2011 Best Voice in FICTION & CLASSICS: The Tiger’s Wife
Talking with narrator Susan Duerden tempts one to crash one of her recording sessions. Her approach to narration is to carry both herself and listeners to the world inspired by the book.
"I get so engrossed living through the characters that I'll be sweating by the end of it," she says. "THE GUERNSEY LITERARY AND POTATO PEEL PIE SOCIETY [by Mary Ann Shaffer] was so moving it was hard to read through the tears."
The experience was special to Susan, who is English and who recalled her grandparents' WWII experiences and her childhood friend who lived on Guernsey. "I knew the area so well--there was a big connection for me."
Susan enjoys listening to classic authors such as Jane Austen on her iPod as she flies from California to Hawaii to film the television series "Lost," on which she has a recurring role. She's also a fan of authors Sophie Kinsella and Michael Connelly and loves a good mystery. "It's wonderful being transported to a different world with the push of a button. It's like a movie in your mind."
About three years ago, Susan narrated her first audio, Rebecca Stott's GHOST WALK. "I fell in love with the process and felt a big responsibility in bringing the characters to life. I felt as if I were in a different time and place. That's so rewarding for an actor."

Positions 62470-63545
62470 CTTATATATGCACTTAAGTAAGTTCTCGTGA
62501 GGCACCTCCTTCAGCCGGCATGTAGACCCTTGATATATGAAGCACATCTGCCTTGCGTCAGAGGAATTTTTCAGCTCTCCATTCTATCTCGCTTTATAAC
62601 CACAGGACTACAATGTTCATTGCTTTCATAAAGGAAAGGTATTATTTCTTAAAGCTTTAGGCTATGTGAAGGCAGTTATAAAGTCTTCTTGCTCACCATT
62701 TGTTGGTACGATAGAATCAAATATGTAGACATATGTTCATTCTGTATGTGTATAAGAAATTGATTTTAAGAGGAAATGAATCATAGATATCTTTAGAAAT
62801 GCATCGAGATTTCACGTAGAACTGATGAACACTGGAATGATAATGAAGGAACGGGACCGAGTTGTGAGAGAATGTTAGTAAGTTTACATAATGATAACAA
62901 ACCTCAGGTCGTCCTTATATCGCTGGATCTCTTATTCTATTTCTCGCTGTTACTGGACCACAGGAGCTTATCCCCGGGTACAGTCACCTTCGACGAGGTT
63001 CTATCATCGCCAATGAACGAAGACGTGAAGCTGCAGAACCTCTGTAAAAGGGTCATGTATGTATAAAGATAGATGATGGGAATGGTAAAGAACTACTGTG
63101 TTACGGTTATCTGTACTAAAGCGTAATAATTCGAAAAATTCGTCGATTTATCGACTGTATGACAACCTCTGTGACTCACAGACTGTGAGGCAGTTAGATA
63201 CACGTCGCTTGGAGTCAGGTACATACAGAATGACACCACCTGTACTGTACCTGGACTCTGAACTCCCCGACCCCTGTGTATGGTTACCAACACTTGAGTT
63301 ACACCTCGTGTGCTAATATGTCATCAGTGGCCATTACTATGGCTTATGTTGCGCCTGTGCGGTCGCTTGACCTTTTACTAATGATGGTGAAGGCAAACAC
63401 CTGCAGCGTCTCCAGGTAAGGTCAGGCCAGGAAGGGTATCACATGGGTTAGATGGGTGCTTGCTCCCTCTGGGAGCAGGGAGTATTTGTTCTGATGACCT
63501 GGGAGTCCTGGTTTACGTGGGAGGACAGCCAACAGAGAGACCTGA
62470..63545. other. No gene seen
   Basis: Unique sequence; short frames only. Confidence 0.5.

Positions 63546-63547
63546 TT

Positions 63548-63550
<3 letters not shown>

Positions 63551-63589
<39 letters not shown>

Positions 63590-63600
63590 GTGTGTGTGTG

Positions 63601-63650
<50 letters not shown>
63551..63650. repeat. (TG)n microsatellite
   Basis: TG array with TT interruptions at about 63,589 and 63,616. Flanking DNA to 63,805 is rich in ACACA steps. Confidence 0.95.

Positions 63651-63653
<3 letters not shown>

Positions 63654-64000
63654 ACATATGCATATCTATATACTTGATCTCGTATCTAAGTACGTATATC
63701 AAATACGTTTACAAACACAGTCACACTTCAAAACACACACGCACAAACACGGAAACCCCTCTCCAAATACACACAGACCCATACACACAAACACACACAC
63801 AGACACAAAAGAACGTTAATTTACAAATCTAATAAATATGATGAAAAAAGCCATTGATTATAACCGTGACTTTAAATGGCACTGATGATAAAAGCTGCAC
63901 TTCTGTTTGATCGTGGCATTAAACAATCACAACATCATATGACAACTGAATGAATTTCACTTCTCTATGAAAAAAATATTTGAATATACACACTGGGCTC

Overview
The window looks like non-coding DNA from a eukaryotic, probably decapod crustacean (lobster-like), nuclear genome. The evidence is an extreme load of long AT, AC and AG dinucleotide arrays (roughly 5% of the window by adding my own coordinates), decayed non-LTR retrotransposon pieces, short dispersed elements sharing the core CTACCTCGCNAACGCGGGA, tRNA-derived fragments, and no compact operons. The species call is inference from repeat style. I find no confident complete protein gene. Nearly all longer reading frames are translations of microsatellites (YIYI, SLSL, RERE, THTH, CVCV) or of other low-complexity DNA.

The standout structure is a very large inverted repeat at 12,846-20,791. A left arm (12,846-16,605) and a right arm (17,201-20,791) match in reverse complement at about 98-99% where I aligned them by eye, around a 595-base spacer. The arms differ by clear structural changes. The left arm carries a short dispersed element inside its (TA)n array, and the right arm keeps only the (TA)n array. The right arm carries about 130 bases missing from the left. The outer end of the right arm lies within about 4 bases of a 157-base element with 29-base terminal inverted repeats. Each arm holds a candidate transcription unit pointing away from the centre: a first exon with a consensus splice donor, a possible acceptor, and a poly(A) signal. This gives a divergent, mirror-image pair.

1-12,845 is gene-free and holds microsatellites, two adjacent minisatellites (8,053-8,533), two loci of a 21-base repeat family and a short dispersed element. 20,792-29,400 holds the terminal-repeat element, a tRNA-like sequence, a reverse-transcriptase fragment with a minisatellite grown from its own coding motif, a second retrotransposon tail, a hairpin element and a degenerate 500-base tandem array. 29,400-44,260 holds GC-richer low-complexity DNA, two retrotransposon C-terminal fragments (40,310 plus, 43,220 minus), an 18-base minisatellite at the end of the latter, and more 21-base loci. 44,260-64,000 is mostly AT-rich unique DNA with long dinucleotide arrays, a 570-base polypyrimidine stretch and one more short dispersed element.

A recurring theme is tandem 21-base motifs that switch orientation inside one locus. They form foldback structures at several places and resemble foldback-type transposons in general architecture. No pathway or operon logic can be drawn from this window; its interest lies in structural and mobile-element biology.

While there are similarities between acting and narration, the differences have Susan hooked on audio. Although actors generally play just one part, narrators often voice multiple characters. She enjoys the challenge of fleshing out different personalities and jumping from one to another. "Being fully immersed enough to portray arguments between characters, for instance, is a great experience you don't get in acting."
Her latest audio, THE EYRE AFFAIR, by Jasper Fforde, is her favorite narration experience because of her collaboration with narrator Cassandra Campbell, who served as director. Susan says being alone in a recording booth can be lonely, so she enjoyed having a companion. "Cassandra was laughing as I read, " she adds. "I hope her laughter improved my performance."
Just weeks after the birth of her daughter in December, Books on Tape was eager for Susan to return to the booth. Although she asked for a bit more time off, listeners can be assured that she'll be spicing up their favorite reads soon.
"For now, I'm staying in practice reading to the baby constantly."--Jenan Jones Benson